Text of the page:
* Fast-growing Turkey plans several nuclear plants
* Investment in Black Sea plant seen at $20-25 billion
* Russia’s Rosatom to build first plant on Mediterranean (Adds quotes, details, background)
By Orhan Coskun and Evrim Ergin
ANKARA/ISTANBUL, March 5 (Reuters) - Japan’s Itochu Corp , Mitsubishi Corp and France’s GDF Suez have made a joint bid to build Turkey’s second nuclear power plant with total investment seen at $20-25 billion, government and company officials said.
Turkey, which is likely to overtake Britain as Europe’s third-biggest electricity consumer within a decade, plans to build several nuclear plants over the next 10 years to reduce its dependence on imported oil and gas.
Officials from Japan and Turkey held talks in Ankara last week on an intergovernmental agreement regarding the second nuclear plant, to be built at Sinop on the Black Sea, officials from the Turkish energy ministry and GDF Suez told Reuters.
Turkey has also been in talks with companies from Canada, South Korea and China regarding the planned Sinop plant and Turkish officials said bids from China and the Japanese-French consortium currently looked the strongest.
“Talks on the bid made by the consortium have begun. Bids are being assessed,” an energy ministry official said.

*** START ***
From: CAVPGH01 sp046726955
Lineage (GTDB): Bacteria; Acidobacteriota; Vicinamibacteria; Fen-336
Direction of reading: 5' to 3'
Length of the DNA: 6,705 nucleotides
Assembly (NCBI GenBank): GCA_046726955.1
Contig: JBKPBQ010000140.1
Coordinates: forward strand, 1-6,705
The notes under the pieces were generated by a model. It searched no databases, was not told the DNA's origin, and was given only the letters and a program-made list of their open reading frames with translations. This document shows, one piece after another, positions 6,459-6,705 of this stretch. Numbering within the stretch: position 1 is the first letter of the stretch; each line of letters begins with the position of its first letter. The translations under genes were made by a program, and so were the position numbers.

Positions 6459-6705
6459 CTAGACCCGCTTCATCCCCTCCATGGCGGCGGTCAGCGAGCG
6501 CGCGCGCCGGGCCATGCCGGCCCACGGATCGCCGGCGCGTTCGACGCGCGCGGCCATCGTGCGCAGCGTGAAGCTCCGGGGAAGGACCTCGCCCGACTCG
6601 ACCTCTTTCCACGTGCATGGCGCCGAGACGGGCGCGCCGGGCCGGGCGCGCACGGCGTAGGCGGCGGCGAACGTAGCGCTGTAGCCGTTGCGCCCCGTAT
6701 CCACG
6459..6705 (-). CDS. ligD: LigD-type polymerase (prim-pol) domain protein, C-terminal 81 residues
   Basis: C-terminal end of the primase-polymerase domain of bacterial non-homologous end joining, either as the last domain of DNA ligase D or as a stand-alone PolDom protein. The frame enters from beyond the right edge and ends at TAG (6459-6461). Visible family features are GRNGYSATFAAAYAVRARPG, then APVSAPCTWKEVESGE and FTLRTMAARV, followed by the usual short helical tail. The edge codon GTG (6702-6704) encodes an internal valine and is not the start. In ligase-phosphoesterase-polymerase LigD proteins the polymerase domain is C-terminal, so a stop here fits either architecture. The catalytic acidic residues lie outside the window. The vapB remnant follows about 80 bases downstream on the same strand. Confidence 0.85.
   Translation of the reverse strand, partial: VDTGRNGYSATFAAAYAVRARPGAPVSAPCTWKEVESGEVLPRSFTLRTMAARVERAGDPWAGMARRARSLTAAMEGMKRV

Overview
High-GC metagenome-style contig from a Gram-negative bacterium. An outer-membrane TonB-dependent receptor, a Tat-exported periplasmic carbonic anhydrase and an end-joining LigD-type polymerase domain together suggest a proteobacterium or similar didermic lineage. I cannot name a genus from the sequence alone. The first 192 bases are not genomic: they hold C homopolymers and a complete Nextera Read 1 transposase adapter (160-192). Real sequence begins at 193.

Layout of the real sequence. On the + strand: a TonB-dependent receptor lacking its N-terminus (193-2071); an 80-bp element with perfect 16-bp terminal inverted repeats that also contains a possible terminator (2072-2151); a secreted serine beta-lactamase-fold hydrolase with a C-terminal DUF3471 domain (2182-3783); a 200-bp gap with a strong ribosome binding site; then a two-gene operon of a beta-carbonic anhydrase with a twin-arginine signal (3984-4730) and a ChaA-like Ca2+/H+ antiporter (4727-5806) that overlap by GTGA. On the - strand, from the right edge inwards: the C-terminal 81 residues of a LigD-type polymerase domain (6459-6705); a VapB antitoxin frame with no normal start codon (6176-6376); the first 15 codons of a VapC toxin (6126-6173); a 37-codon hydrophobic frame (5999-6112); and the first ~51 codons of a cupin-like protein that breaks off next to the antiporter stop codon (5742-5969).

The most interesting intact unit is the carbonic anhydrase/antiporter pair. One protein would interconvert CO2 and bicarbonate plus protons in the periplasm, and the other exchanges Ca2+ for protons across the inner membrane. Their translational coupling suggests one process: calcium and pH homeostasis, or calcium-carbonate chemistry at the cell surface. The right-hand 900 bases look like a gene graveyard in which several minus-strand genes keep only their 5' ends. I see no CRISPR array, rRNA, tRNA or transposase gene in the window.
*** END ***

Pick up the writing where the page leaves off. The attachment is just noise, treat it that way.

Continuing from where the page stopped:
Installed capacity of the plant is planned to be 5,000 megawatts, a GDF Suez official said.
“If agreement is not reached with the energy ministry regarding the plant at Sinop, the same consortium will bid for Turkey’s third planed nuclear plant,” the official said.
Russia’s Rosatom, which will build Turkey’s first nuclear power station, will start its construction in mid-2015 and expects the facility to start producing electricity in 2019, its deputy general manager told Reuters last month.
The $20 billion plant being built by Rosatom at Mersin Akkuyu on the Mediterranean coast will have four power units with installed capacity of 4,800 MW.
France, in the forefront of the nuclear energy sector in Europe, has previously expressed its interest in being involved in Turkish nuclear projects and the country’s foreign trade minister held meetings in Istanbul in January.
Ankara previously rejected requests by two French firms to be involved in Turkish nuclear power projects amid Turkish anger at a French bill making it illegal to deny that the mass killing of Armenians by Ottoman Turks a century ago was genocide.
France’s Constitutional Court struck down that bill in February 2012. (Writing by Daren Butler; Editing by Nick Tattersall. Editing by Jane Merriman)